70 F3d 1282 Vasquez v. Ley E

70 F.3d 1282

Paul Luna VASQUEZ, Plaintiff-Appellant,
Gene LEY, Captain, Housing Supervisor and Disciplinary
Officer of the Arkansas Valley Correctional Facility,
Crowley Co; Russell E. Ellis, Hearing Officer of the
Arkansas Valley Correctional Facility, Crowley, Co; Sherry
Hall, Sergeant, of the Arkansas Valley Correctional
Facility, Crowley, Co; Officer Braun, of the Arkansas
Valley Correctional Facility, Crowley, Co; Tom Garcia,
Sergeant, of the Arkansas Valley Correctional Facility,
Crowley, Co; Susan Devries, Sergeant, of the Arkansas
Valley Correctional Facility, Crowley, Co, Defendants-Appellees.

No. 95-1134.
(D.C.No. 94-M-1570)

United States Court of Appeals, Tenth Circuit.

Nov. 24, 1995.


NOTICE: Although citation of unpublished opinions remains unfavored, unpublished opinions may now be cited if the opinion has persuasive value on a material issue, and a copy is attached to the citing document or, if cited in oral argument, copies are furnished to the Court and all parties. See General Order of November 29, 1993, suspending 10th Cir. Rule 36.3 until December 31, 1995, or further order.

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Before TACHA and BARRETT, Circuit Judges, and BROWN,** Senior District Judge.


After examining the briefs and appellate record, this panel has determined unanimously that oral argument would not materially assist the determination of this appeal. See Fed. R.App. P. 34(a); 10th Cir. R. 34.1.9. The case is therefore ordered submitted without oral argument.2


This pro se civil rights action arises out of a prison disciplinary proceeding in which plaintiff was found to be in possession of unauthorized property. The property was confiscated and plaintiff was punished by the loss of ten days' good time credit. In accordance with administrative guidelines governing inmate cell placement, the violation also resulted in his loss of single-cell privileges. Plaintiff brought suit under 42 U.S.C.1983, challenging these actions on numerous substantive and procedural grounds. Defendants moved for summary judgment. The magistrate judge thoroughly and thoughtfully addressed plaintiff's claims and recommended granting defendants' motion. Plaintiff then filed objections and also moved to amend his complaint. The district court considered these materials, adopted the magistrate judge's recommendation, and did not allow amendment. Plaintiff now appeals, urging several points of analytical and procedural error. We reject these and affirm.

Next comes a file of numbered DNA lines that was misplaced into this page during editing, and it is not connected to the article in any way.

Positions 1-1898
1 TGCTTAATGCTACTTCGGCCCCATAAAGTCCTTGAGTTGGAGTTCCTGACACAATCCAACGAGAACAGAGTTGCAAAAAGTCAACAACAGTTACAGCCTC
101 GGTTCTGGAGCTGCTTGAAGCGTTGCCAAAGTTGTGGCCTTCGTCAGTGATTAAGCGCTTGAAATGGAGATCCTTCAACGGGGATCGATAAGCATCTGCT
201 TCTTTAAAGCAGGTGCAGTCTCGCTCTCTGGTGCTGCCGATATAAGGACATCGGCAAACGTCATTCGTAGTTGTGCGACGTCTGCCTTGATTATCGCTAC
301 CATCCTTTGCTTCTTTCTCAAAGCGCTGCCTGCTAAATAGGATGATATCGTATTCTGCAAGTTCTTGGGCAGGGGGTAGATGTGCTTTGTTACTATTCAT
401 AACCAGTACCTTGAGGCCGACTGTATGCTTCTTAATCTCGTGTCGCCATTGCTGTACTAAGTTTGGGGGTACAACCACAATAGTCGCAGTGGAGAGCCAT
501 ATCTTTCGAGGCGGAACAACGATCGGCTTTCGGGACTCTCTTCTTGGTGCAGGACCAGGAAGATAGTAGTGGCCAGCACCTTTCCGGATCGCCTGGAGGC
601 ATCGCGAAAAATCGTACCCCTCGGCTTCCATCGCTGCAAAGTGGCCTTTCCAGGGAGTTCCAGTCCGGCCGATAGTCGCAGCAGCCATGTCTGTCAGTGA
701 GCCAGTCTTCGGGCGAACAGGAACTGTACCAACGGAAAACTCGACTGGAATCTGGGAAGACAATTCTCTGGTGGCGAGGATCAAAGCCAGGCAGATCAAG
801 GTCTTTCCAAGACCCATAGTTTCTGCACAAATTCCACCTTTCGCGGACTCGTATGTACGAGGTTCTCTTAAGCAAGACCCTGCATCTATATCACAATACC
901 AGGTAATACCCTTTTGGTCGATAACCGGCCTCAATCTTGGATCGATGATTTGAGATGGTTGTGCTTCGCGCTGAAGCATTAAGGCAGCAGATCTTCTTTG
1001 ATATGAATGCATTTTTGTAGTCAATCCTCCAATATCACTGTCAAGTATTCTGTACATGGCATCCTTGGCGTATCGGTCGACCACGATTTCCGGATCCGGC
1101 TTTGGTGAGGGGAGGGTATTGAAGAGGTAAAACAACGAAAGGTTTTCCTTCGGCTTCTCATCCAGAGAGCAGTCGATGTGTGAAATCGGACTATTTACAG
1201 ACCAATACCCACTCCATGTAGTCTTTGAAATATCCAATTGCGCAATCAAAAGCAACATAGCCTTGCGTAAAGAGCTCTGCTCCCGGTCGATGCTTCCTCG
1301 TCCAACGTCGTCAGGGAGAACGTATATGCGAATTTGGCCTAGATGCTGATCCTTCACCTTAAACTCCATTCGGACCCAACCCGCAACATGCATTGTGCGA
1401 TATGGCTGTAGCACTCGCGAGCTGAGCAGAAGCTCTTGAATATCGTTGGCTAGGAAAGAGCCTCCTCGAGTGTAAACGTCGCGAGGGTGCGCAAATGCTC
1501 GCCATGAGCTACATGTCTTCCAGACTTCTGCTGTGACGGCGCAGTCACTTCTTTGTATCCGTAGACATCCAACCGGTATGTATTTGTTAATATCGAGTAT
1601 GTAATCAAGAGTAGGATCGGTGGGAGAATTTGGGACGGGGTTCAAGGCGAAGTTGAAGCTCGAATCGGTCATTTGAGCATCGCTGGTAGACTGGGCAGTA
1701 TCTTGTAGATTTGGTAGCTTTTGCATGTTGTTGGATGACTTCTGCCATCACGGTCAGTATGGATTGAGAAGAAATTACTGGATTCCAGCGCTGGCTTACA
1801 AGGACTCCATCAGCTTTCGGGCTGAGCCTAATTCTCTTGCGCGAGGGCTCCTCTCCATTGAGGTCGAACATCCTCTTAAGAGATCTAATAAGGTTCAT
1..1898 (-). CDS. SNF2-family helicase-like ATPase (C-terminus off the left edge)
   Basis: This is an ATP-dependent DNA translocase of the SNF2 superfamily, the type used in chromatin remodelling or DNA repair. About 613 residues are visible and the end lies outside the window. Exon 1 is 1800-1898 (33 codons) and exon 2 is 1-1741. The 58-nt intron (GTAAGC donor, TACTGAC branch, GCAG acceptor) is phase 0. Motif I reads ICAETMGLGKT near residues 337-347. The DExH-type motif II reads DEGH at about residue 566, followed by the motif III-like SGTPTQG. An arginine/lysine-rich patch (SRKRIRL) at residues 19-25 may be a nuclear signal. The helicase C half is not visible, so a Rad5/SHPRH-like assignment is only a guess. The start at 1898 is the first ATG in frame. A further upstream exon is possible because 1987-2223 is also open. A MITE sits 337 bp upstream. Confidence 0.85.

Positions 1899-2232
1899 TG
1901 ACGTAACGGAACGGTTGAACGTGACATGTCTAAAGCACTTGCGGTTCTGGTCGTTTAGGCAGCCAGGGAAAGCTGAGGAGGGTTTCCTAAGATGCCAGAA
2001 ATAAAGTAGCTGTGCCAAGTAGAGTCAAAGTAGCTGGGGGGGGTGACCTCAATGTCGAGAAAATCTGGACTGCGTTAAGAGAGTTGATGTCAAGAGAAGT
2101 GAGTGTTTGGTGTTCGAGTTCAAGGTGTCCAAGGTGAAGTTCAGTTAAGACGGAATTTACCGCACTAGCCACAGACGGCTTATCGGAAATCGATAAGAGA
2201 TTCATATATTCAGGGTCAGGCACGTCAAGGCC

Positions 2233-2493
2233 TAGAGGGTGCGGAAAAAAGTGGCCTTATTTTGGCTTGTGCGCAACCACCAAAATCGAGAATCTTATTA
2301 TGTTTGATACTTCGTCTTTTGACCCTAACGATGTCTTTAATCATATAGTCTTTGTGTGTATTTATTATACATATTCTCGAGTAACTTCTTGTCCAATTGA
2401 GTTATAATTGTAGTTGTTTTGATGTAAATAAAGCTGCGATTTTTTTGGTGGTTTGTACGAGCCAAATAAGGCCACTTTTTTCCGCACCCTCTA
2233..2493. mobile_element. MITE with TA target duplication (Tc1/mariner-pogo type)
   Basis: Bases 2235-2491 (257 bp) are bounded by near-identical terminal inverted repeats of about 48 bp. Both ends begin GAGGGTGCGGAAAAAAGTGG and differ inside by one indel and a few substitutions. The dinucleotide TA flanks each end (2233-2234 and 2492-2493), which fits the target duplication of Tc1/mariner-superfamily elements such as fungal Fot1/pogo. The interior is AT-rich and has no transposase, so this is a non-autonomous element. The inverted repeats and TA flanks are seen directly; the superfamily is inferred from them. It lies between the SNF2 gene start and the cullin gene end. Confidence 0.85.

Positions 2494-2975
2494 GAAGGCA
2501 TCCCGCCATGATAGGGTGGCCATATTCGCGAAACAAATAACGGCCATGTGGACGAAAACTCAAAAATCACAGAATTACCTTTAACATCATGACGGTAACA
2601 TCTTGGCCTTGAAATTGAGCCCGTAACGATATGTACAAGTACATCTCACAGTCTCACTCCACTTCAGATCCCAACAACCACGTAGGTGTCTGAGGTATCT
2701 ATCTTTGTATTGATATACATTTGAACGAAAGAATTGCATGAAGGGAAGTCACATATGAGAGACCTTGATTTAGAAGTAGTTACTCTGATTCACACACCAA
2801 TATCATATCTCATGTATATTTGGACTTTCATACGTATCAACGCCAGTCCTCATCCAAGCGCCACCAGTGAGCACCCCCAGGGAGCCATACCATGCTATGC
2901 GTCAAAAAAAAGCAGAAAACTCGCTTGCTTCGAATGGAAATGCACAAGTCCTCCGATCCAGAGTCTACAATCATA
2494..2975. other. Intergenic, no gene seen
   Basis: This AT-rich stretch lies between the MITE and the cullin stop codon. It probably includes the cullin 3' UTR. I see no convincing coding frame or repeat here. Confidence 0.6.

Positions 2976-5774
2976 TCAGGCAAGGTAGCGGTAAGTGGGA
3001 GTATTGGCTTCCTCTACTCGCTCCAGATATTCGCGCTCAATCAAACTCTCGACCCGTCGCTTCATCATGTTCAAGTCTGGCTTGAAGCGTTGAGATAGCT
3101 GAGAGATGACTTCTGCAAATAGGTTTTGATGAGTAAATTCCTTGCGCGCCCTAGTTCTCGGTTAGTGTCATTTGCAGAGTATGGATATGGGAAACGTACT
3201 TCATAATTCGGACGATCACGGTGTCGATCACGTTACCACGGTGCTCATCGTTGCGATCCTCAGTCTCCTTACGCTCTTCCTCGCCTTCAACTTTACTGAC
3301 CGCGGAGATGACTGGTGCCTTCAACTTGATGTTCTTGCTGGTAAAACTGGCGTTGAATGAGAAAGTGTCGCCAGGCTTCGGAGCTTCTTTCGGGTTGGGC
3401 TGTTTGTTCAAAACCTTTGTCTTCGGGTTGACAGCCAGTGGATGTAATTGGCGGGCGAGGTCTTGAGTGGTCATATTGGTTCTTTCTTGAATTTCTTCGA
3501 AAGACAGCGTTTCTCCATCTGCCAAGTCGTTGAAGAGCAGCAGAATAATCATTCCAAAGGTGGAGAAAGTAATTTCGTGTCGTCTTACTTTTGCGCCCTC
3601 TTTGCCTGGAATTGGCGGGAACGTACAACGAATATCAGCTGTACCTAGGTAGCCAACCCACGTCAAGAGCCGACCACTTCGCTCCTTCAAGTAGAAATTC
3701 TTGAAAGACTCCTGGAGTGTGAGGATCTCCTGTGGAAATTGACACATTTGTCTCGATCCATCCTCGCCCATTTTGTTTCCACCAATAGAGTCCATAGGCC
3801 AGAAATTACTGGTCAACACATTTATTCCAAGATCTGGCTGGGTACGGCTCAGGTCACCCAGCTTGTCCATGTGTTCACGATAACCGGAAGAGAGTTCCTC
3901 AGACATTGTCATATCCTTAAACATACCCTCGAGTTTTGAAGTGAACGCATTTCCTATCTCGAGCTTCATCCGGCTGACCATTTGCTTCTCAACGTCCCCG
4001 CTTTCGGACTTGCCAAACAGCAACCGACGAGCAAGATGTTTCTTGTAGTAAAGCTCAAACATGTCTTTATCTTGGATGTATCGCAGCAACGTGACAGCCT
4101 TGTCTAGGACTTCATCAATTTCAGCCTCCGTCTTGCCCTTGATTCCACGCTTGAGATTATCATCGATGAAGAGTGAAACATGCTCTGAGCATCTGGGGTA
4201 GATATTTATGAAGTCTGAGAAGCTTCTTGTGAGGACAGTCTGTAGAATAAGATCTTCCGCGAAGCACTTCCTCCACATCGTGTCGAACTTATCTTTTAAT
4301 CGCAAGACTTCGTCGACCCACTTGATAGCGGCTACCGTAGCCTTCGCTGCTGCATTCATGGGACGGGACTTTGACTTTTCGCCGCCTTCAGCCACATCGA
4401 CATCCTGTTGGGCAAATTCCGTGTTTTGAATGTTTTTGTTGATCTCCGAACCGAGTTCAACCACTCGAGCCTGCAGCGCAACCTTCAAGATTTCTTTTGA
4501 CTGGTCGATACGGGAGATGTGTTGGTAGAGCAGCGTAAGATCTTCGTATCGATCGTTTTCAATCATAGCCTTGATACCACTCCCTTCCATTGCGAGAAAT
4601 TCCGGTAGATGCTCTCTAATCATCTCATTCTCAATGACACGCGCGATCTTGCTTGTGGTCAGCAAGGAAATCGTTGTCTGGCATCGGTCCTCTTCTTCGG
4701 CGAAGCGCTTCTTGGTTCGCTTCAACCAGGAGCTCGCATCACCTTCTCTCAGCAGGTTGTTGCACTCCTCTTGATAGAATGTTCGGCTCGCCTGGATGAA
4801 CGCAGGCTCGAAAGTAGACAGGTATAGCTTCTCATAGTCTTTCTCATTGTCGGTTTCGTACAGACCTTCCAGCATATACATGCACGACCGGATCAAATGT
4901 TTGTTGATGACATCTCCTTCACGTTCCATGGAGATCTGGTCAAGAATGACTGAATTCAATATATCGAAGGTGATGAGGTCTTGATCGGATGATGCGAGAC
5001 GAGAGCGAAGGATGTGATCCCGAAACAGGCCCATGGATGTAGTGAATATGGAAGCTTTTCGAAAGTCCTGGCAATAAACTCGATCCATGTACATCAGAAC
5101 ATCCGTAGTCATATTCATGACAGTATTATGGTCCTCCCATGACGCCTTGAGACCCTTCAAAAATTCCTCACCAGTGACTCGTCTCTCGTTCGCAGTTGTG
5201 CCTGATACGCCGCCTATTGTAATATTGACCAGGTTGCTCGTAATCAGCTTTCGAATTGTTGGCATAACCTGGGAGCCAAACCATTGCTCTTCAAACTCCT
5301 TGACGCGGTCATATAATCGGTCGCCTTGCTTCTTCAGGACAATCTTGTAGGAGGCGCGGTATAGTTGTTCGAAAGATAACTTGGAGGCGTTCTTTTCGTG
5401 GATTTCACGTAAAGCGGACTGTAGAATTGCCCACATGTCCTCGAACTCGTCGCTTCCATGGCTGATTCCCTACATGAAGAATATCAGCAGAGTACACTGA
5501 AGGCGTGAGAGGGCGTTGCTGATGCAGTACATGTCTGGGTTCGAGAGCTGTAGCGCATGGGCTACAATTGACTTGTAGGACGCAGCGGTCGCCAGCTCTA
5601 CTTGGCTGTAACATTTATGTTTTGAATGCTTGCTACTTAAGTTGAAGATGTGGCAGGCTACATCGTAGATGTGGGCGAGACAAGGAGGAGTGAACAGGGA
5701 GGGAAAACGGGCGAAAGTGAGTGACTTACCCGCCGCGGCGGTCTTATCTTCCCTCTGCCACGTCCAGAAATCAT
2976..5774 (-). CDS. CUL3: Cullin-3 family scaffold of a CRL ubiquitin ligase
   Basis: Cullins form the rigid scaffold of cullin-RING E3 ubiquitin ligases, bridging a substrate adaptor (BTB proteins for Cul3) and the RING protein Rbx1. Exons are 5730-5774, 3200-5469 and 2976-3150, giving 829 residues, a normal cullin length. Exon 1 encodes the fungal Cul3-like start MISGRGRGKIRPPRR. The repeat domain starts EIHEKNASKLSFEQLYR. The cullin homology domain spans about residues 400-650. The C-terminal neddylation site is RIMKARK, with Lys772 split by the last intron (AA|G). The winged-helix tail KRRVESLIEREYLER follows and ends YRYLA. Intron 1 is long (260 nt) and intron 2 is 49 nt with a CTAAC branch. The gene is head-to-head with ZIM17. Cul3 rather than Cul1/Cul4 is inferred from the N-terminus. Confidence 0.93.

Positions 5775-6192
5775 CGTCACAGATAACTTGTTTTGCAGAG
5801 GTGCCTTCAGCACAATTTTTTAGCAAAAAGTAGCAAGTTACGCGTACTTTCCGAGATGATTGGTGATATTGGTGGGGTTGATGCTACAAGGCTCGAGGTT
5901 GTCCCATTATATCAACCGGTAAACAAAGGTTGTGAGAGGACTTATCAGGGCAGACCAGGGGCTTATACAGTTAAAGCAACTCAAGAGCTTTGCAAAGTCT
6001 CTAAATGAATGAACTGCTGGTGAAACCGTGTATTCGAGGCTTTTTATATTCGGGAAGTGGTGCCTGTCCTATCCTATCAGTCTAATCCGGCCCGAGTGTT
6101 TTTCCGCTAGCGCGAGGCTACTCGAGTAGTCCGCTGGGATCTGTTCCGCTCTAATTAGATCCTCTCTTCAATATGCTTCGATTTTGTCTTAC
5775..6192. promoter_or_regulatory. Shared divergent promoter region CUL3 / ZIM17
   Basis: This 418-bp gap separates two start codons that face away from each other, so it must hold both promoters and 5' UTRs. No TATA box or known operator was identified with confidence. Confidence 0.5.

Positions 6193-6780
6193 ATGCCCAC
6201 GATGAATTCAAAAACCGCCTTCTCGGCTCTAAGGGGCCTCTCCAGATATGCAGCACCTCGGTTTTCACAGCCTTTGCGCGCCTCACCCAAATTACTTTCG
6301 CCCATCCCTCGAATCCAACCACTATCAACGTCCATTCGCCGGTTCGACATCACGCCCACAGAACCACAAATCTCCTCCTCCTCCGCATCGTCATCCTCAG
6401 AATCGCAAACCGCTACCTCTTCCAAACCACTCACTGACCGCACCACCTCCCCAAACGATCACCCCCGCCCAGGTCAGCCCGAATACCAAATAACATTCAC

Plaintiff maintains that the hearing officer's finding of guilt on the charge of unauthorized possession was substantively erroneous. Judicial review in this regard is quite limited: "the relevant question is whether there is any evidence in the record that could support the conclusion reached.... [T]he Due Process Clause does not require courts to set aside decisions of prison administrators that have some basis in fact." Superintendent v. Hill, 472 U.S. 445, 455-56 (1985). The evidence referenced in the hearing officer's decision easily satisfies this deferential standard. Moreover, plaintiff's attempt to shift blame from himself by asserting the contributory nonfeasance of prison receiving officers--who allegedly neglected their duty to screen the unauthorized items when he brought them into the facility on his return from a court leave--is undercut by the very regulation he cites for the officers' duty. On plaintiff's own account, the regulation admonishes that "[i]nmates are responsible for ensuring their personal property is in compliance with the administrative regulation [governing authorized possessions]." Plaintiff-appellant's Opening Brief at 5. Plaintiff has offered no excuse for failing to secure the requisite authorization during the nine months between his reentry into the facility and the seizure of his property.


We likewise reject plaintiff's procedural objections to his disciplinary hearing. In light of the evidence supporting the charge against him, plaintiff's arguments regarding lack of probable cause, inadequate investigation, and misallocation of the burden of proof are clearly meritless. Plaintiff also contends he was denied an opportunity to call witnesses and present evidence on his behalf,3 contrary to the constitutional strictures recognized in Wolff v. McDonnell, 418 U.S. 539, 564-66 (1974). See also Smith v. Maschner, 899 F.2d 940, 946 (10th Cir.1990). Plaintiff did not include any allegations to this effect in his original complaint. Indeed, in addressing plaintiff's due process claim, the magistrate judge held that plaintiff had received the requisite notice of charges and written statement of decision, and then observed that he "does not allege that he was not allowed to call witnesses at the hearing." R. I doc. 46, at 4-5. Thereafter, plaintiff attempted to add just such allegations by amendment.